With a growing economy hungry for power, China will be increasingly relying on nuclear energy to provide its fix
In an energy mix that’ll still heavily feature coal and other fossil fuels, Chinese government researchers have said that nuclear capacity could more than double to 130 gigawatts by 2030. While that would be only about 10 percent of national power generation, such is China’s heft in energy markets it would still save the amount of carbon that Germany emits annually from burning coal, oil and gas.
Prior to 2008, the government had planned to increase nuclear generating capacity to 40 GWe by 2020 (out of a total 1000 GWe planned), with a further 18 GWe nuclear being under construction then. Projections for nuclear power then increased to 70-80 GWe by 2020, 200 GWe by 2030 and 400-500 GWe by 2050.
In April 2015 the China Nuclear Energy Association (CNEA) said that by 2030 per capita annual electricity consumption would be 5500 kWh, and installed nuclear capacity would be 160 GWe, providing 10 percent of electricity (with coal 64.6 percent). By 2050, per capita consumption would be 8500 kWh, and installed nuclear capacity 240 GWe providing 15 percent of electricity (coal 50.5 percent).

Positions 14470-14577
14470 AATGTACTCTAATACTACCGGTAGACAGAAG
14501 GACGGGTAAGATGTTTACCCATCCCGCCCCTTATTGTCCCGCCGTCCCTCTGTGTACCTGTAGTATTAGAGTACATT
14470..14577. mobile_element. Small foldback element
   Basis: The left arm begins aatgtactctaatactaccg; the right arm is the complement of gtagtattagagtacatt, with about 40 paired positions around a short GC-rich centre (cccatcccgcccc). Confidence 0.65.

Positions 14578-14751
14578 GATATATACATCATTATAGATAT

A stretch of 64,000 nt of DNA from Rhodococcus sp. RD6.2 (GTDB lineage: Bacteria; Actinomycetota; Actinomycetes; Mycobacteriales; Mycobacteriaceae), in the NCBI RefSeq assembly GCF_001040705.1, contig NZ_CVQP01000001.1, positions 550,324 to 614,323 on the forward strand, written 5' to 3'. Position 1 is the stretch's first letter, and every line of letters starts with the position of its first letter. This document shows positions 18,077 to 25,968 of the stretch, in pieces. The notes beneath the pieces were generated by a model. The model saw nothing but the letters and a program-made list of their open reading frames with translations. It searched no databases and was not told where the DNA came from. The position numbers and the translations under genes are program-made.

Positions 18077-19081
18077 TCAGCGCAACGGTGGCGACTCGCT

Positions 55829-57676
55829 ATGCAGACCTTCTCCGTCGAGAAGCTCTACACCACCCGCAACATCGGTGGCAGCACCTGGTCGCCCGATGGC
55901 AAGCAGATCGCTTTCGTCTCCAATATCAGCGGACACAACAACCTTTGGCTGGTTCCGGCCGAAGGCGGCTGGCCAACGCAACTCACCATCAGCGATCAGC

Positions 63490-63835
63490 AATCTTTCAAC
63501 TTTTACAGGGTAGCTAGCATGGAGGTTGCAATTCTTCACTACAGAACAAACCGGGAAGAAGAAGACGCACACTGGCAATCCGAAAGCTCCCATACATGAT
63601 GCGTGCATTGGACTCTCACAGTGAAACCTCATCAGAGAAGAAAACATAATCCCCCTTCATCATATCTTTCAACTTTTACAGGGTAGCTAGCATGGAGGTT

Though China has been missing out on its annual nuclear targets for some years, the core reason dates back to the Fukushima catastrophe in Japan in 2011, which has slowed new projects and halted approvals. Despite that, China has made great strides in becoming self-sufficient, with the National Energy Administration (NEA) confirming that China could manufacture eight full sets of reactor equipment per year. In 2014 it also announced that China was aiming for world leadership in nuclear technology. Last year, four units green-lit for operation include the homegrown Hualong One reactors developed by China National Nuclear Corp and China General Nuclear Power Corp. They’ll still compete with other designs, including from abroad, and must prove themselves to be safe, but at the same time their approval is a clear signal on the nation’s favoured path forward. The first Hualong One reactor is expected to start operating in Fujian province by the end of this year.